Who says video games aren't educational?
Queen's University's Faculty of Law is boasting that it is holding Canada's first "virtual law conference" Thursday. The conference, fittingly meant to address the intersection of the law and technology, will see about 20 academics from Canada, the U.S. and other countries participate from the comfort of their own computers.
Instead of flying in to Kingston, participants will log on to the virtual-reality world known as Second Life, and their avatars will attend the virtual conference, set up on the virtual "Queen's Faculty of Education Island."
Queen's law professor and conference organizer Art Cockfield said the academics involved do not have to be devotees of Second Life's virtual world.
"You don't have to be a computer expert to participate," he says in a media release.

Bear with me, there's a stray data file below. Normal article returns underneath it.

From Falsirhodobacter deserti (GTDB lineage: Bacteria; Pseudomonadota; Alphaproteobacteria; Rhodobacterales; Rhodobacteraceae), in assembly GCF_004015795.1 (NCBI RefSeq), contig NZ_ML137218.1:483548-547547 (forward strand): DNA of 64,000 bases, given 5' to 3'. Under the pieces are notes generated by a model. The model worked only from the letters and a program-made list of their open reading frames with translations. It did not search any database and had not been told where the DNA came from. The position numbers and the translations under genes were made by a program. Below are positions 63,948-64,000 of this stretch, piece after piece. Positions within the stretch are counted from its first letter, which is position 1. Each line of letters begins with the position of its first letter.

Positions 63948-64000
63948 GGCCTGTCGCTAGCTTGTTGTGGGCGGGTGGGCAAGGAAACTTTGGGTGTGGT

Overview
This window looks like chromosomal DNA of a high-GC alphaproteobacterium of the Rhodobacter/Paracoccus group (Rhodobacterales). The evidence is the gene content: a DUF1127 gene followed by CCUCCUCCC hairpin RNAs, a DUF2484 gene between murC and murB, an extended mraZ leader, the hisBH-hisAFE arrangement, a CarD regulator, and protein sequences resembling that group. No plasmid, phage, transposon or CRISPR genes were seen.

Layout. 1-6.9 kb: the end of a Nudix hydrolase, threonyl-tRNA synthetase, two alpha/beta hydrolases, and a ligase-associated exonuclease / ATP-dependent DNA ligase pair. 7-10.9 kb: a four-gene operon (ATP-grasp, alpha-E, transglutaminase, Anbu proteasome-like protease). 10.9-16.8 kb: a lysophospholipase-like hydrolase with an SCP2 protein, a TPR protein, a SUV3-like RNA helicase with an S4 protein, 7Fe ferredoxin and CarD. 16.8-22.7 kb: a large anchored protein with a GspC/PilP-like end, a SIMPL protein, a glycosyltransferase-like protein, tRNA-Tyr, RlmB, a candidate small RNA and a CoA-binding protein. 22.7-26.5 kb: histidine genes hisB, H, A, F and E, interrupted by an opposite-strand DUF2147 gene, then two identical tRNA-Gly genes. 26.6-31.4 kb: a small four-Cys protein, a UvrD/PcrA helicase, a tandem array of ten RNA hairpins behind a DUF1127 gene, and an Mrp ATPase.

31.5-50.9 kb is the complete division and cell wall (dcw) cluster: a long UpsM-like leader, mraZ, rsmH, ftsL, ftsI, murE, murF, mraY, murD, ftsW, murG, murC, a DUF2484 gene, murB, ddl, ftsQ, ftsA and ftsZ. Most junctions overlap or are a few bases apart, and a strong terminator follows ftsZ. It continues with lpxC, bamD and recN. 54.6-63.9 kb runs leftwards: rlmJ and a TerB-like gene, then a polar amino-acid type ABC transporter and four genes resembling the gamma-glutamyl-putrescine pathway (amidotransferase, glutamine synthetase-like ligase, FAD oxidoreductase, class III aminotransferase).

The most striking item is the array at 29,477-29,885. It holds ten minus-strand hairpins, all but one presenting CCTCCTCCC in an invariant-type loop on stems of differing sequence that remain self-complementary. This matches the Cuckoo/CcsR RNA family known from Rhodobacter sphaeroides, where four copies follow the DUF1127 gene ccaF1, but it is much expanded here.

"I'm a former Dungeons & Dragons player who sometimes plays Grand Theft Auto on my kids' Playstation 3. I'm certainly no Second Life expert."
He says the virtual conference saves thousands on flights and that the concept could spread to other disciplines and the private sector, too.
Queen's actually already offers a handful of faculty of education courses for its students through Second Life.
It's surely just a matter of time before entire jury trials are conducted with avatars. You could do jury duty from home.